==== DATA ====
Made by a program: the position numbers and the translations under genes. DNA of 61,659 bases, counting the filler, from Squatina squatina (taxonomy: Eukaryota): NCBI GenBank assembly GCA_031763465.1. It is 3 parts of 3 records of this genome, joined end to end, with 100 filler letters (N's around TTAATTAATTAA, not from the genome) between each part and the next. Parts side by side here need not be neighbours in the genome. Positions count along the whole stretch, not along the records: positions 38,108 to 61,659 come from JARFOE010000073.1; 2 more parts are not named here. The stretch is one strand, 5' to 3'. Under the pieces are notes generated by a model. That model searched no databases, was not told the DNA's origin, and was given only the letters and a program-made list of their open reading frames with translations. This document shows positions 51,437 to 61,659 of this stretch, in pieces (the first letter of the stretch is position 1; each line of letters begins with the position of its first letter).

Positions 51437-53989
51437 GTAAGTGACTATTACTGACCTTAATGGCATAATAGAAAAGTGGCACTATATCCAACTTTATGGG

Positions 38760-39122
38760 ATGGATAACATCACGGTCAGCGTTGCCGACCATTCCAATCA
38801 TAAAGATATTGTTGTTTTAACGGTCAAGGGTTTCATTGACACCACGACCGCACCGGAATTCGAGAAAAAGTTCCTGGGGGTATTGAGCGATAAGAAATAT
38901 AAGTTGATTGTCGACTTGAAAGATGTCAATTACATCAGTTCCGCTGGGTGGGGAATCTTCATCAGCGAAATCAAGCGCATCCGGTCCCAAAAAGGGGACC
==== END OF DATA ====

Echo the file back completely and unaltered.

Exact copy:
Made by a program: the position numbers and the translations under genes. DNA of 61,659 bases, counting the filler, from Squatina squatina (taxonomy: Eukaryota): NCBI GenBank assembly GCA_031763465.1. It is 3 parts of 3 records of this genome, joined end to end, with 100 filler letters (N's around TTAATTAATTAA, not from the genome) between each part and the next. Parts side by side here need not be neighbours in the genome. Positions count along the whole stretch, not along the records: positions 38,108 to 61,659 come from JARFOE010000073.1; 2 more parts are not named here. The stretch is one strand, 5' to 3'. Under the pieces are notes generated by a model. That model searched no databases, was not told the DNA's origin, and was given only the letters and a program-made list of their open reading frames with translations. This document shows positions 51,437 to 61,659 of this stretch, in pieces (the first letter of the stretch is position 1; each line of letters begins with the position of its first letter).

Positions 51437-53989
51437 GTAAGTGACTATTACTGACCTTAATGGCATAATAGAAAAGTGGCACTATATCCAACTTTATGGG

Positions 38760-39122
38760 ATGGATAACATCACGGTCAGCGTTGCCGACCATTCCAATCA
38801 TAAAGATATTGTTGTTTTAACGGTCAAGGGTTTCATTGACACCACGACCGCACCGGAATTCGAGAAAAAGTTCCTGGGGGTATTGAGCGATAAGAAATAT
38901 AAGTTGATTGTCGACTTGAAAGATGTCAATTACATCAGTTCCGCTGGGTGGGGAATCTTCATCAGCGAAATCAAGCGCATCCGGTCCCAAAAAGGGGACC